Theatre Review: The Dictionary of Lost Words

A standing ovation for the marvelous opening night performance of The Dictionary of Lost Words at Dunstan Playhouse Theatre.

Based on the international best-selling novel by South Australian Pip Williams’, The Dictionary of Lost Words is a coproduction by the State Theatre Company of South Australia and Sydney Theatre Company. The award-winning book has been brought to life on stage by South Australian playwright Verity Laughton, and directed by Jessica Arthur.

The story is of the life of Esme Nicholl (Tilda Cobham-Hervey, The Lost Flowers of Alice Hart, I am Woman); a young girl who we see over the years grow into a young woman. Esme spends much of her early life under the table in the Scriptorium – otherwise known as the Scippy, where her father is employed to compile the first Oxford English Dictionary. It is here where our story begins in 1886 with Esme a motherless four year girl, who steals treasures in the form of slips of discarded words.

The performance by Adelaide-born lead Cobham-Hervey is heart wrenching and convincing – you feel her grief and her joy right alongside her. Raw and confronting at times; acting at its finest.

The set by Jonathon Oxlade is simple yet intricate – a giant bookcase with a staircase lines the stage and creates a two storied set. At first, the ground floor is the Scriptorium and on the second floor, the bedroom of maid and friend, Lizzie (Rachel Burke). The bookcase remains throughout the performance, and through the use of creative props, AV and lights, turns into a market, a bar, private homes and more.

What stood out the most were the audiovisuals – positioned above the second story, creating a third layer to the set. A camera propped on the table of the set were projecting in real time, it was used to narrate scenes and add an artistic touch to the performance. These visuals, stitched seamlessly together with the use of lighting designed by Trent Suidgeest and music by Max Lyandvert, evoked powerful, emotive scenes.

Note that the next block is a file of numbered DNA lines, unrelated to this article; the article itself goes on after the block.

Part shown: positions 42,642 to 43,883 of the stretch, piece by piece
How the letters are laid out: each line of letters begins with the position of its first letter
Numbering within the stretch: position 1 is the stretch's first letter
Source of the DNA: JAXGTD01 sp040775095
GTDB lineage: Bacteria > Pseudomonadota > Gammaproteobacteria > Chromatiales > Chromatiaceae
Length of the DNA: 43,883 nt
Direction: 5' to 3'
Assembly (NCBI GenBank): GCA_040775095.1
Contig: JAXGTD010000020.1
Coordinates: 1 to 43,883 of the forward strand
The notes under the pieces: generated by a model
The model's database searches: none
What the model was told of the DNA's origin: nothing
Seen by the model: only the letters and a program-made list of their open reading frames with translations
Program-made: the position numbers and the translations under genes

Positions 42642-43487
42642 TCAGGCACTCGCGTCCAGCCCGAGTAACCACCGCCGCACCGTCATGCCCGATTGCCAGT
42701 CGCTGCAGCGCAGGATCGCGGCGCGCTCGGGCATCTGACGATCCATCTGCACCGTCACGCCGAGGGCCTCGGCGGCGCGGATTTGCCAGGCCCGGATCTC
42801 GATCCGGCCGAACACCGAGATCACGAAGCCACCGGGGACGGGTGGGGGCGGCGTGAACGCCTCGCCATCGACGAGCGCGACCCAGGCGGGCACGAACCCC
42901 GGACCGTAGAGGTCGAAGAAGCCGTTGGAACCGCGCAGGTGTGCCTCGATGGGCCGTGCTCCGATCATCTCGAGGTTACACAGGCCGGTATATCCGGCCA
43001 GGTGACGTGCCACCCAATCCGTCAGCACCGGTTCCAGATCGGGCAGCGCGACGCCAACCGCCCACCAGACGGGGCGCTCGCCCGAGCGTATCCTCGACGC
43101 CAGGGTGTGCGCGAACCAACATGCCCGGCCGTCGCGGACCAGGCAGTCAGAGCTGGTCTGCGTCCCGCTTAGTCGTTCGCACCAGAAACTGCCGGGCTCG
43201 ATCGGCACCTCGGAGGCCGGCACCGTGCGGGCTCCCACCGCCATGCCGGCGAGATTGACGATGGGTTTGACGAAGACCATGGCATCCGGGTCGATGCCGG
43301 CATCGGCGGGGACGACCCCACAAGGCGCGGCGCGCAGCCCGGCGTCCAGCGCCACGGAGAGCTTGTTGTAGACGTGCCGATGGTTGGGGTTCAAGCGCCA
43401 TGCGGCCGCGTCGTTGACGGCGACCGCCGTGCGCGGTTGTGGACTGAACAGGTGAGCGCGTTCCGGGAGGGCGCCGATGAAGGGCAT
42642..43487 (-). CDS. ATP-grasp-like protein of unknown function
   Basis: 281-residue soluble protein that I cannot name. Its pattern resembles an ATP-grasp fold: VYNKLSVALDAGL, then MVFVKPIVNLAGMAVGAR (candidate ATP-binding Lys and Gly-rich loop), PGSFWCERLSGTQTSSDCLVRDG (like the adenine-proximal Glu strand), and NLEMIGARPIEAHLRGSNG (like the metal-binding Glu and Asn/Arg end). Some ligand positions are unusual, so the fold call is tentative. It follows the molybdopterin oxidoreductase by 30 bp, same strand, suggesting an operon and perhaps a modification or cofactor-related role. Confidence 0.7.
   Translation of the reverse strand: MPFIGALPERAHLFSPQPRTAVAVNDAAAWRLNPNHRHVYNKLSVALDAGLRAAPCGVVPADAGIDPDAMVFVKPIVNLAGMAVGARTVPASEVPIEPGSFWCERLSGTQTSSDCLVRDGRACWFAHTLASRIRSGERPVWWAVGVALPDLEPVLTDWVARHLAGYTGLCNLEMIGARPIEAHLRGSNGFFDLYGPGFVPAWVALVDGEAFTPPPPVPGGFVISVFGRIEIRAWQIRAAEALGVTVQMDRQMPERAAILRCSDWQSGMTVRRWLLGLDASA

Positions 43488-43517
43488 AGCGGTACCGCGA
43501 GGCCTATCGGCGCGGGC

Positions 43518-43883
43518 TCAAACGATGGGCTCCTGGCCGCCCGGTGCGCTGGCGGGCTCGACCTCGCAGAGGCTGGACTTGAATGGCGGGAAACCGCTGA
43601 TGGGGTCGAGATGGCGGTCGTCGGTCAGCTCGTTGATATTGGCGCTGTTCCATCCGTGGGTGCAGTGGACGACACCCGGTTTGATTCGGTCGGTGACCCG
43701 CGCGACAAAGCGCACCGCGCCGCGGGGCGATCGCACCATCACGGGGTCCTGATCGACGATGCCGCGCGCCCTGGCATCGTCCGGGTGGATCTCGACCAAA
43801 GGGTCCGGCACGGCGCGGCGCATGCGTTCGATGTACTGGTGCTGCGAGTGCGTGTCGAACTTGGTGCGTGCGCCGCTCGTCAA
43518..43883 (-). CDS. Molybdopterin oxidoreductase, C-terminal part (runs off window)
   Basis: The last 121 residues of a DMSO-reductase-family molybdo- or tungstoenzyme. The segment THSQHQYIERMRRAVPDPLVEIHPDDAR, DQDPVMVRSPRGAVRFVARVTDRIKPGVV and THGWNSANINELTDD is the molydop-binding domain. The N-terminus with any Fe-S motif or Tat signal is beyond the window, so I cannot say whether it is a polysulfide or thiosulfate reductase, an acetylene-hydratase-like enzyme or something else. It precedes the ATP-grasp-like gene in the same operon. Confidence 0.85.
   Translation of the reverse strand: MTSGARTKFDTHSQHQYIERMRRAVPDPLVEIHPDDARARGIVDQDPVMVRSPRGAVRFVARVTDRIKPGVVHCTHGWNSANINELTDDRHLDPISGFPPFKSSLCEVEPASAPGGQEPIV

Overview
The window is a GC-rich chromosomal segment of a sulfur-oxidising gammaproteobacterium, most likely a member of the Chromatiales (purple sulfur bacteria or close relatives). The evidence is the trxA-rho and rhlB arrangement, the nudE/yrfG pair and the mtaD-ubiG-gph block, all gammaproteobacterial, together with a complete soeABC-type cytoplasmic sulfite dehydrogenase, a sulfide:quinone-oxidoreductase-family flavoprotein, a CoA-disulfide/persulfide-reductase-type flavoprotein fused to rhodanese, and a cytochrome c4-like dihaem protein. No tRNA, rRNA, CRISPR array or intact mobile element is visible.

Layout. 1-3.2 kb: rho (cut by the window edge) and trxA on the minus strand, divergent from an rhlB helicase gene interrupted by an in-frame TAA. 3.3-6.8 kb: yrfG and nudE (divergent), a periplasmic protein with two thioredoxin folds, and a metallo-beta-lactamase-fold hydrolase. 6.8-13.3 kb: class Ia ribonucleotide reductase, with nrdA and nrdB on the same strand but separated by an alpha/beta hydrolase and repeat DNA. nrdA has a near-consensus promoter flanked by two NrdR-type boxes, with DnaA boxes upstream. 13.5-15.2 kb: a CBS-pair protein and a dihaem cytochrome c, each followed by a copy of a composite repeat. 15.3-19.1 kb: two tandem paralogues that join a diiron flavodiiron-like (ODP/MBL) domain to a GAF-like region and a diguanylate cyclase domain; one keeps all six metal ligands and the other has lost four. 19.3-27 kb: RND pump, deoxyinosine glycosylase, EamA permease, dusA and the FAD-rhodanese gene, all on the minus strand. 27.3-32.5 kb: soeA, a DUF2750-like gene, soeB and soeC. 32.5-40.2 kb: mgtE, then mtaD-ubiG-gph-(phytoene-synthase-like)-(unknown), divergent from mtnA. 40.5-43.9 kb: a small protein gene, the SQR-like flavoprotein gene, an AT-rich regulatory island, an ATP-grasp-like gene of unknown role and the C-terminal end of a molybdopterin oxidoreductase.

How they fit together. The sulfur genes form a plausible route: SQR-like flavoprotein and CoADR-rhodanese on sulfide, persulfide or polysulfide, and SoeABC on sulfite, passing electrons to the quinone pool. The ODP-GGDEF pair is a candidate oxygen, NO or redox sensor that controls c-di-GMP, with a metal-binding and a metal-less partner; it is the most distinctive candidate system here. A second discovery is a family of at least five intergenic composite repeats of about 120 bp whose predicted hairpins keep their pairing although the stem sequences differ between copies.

The Dictionary of Lost Words is a showcase of South Australian talent from the State Theatre Company to author Williams, playwright Laughton, and actors Cobham-Hervey and Burke (and I am sure more!). How wonderful that our state has gotten behind these locals and supported them in droves – it’s the first-ever State Theatre Company performance to sell out before opening night!

The Dictionary of Lost Words is a story about love, loss and grief, and about women’s lives at the turn of the 20th century that can still be felt today. About how women are silenced through patriarchy and made to feel invisible – “my invisible girl” Esme’s dad dotingly called her. A tale of lost words and the women that spoke them.

But it’s more than that too, it’s about being found; forging a path and leaving a mark in the world that wants to eat you up and spit you out. From Lizzie’s needle work, to Esme’s words and Tilda’s (Angela Mahlatjie) quest for the vote for women, these women left a legacy that shouts “I was here!”.

A truly impactful and important story about the lives of women. Not to be missed!

The Dictionary of Lost Words is playing at Dunstan Playhouse, Adelaide Festival Centre, until October 14th – the State Theatre Company has released additional seats with restricted views.

Image credit: Sam Roberts


We would like to acknowledge the Kaurna people as the custodians of the lands and waters of the Adelaide region.

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